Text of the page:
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Monday, August 5, 2013

Cornwall Spells Adventure

Part One: Getting there is half the fun

Rocky tors, windswept moors, a restless sea ever coiling around the knees of granite cliffs… This is Cornwall of yesteryear, and of today too, barring the odd motorway and a plethora of holiday villas. 

Instead of mine-shaft engine houses belching steam and smoke, now wind turbines march across the spine of the Peninsula, as alien to 21st-century residents as were the engine-houses to those in the 17th century. 
Even so, I love Cornwall, and loved it long before I was ever so privileged as to visit.

The Cornwall of my imaginings is peopled not by IT professionals and taxi drivers, exhausted moms with over-stimulated tots and bored teens in tow. Instead, characters from books ride those narrow, stone-fenced byways and stride across the trackless moors. Smugglers, wreckers, wayfarers of good or ill intent all traverse the lands.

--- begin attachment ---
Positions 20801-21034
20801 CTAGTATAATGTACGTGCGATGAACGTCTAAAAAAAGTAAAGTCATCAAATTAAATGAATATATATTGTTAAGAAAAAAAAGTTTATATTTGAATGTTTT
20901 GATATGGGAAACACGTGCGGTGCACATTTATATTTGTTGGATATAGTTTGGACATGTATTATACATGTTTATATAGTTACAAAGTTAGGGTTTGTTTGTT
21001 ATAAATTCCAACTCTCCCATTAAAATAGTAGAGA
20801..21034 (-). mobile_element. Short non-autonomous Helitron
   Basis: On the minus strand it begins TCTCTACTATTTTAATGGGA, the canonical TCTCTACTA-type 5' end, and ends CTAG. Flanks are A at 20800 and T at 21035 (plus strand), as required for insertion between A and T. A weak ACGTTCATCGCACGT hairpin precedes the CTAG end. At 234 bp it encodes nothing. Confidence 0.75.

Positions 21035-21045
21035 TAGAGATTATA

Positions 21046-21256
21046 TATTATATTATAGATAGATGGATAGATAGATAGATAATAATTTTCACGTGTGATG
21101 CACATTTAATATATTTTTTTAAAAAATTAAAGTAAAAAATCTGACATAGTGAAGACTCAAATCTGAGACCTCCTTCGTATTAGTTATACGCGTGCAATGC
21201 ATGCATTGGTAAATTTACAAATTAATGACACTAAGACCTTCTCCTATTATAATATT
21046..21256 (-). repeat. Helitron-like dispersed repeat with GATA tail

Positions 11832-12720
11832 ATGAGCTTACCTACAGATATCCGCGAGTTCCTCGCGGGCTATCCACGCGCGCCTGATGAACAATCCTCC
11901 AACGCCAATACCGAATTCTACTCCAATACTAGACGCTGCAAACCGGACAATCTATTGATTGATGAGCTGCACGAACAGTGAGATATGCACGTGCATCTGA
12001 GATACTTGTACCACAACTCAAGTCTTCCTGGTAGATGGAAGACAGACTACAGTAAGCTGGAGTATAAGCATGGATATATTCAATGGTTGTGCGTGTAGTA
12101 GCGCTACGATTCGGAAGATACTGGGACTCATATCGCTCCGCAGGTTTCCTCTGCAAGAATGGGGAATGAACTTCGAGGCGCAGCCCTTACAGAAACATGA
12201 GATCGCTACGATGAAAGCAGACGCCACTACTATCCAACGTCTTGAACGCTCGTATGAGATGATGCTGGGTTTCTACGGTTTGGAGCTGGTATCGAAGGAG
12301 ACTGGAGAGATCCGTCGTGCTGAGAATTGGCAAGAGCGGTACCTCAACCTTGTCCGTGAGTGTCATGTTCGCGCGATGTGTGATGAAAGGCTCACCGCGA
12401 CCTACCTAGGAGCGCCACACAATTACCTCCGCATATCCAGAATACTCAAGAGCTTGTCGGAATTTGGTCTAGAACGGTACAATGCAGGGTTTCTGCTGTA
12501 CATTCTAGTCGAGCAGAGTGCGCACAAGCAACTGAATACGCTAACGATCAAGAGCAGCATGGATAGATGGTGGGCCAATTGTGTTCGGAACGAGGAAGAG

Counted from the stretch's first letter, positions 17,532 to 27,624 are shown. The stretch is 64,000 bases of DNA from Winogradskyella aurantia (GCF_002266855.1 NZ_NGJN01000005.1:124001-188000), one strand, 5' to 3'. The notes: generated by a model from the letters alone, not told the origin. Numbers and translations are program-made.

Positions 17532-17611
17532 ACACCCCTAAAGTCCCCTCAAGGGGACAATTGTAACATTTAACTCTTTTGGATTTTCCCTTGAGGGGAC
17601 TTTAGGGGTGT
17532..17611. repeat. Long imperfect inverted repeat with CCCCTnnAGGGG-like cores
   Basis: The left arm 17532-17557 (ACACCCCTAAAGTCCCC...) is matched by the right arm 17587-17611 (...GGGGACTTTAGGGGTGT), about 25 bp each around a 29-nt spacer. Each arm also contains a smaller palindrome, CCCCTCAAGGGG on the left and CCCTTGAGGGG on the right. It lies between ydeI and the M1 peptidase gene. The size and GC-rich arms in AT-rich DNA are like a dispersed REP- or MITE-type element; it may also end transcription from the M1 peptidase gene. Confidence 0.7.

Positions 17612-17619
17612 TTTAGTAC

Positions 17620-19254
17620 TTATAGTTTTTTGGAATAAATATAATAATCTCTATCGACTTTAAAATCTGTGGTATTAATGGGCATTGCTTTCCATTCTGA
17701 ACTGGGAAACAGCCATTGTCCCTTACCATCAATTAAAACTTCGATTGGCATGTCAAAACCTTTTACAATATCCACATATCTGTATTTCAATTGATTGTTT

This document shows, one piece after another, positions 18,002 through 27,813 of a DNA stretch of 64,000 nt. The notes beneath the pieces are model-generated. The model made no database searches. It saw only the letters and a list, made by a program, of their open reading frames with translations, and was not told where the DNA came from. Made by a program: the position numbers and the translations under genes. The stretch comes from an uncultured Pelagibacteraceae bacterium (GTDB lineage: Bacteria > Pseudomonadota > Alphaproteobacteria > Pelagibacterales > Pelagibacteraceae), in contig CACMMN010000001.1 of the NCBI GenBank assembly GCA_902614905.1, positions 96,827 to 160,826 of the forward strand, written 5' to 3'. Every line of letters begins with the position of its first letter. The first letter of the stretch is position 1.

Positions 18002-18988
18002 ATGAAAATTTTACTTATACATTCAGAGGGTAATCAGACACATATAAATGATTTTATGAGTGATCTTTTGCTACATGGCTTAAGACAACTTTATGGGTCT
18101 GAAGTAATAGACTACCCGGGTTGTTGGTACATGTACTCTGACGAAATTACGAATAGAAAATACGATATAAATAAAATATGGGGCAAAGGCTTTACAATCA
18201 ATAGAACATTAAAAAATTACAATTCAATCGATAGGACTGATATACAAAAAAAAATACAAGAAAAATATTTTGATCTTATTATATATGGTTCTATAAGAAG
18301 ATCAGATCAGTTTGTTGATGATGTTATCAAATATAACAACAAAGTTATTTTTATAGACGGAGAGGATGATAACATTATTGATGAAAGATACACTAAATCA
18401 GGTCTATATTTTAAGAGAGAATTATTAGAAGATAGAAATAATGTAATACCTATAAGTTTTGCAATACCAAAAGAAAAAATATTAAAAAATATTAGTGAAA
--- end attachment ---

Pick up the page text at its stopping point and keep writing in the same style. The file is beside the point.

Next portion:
What books hooked me on Cornwall? Impossible now to say. Was it in 4th Grade, when Enid Blyton’s first “Adventure” book sent Jack and Lucy-Ann, Phillip and Dinah, into a long-abandoned copper mine off an iron-bound coast? Unlikely, as Ms. Blyton was careful to avoid labeling the real-life locations that inspired her fictional settings and, indeed, is claimed by Dorset if by anywhere.
Was it, then, when I as a teen followed Daphne DuMaurier’s Dick Young as he stumbled across the moor near Kilmarth in search of his (and my) 14th century fictive dream? Much more possible. 
DuMaurier loved Cornwall, set many of her books and short stories there, and lived long there in a semi-hermetical seclusion that can only be envied by authors forced to flog themselves in the screaming marketplace of today.

However my fascination with Cornwall came about, the moment of crossing the Tamar from Devon last month was a homecoming in a literary, if not literal, sense.


  1. "A homecoming in a literary sense" I love that. And oh, the adventurous 4....

  2. Ah, yes, our mutually well-spent youth reading Enid Blyton :-)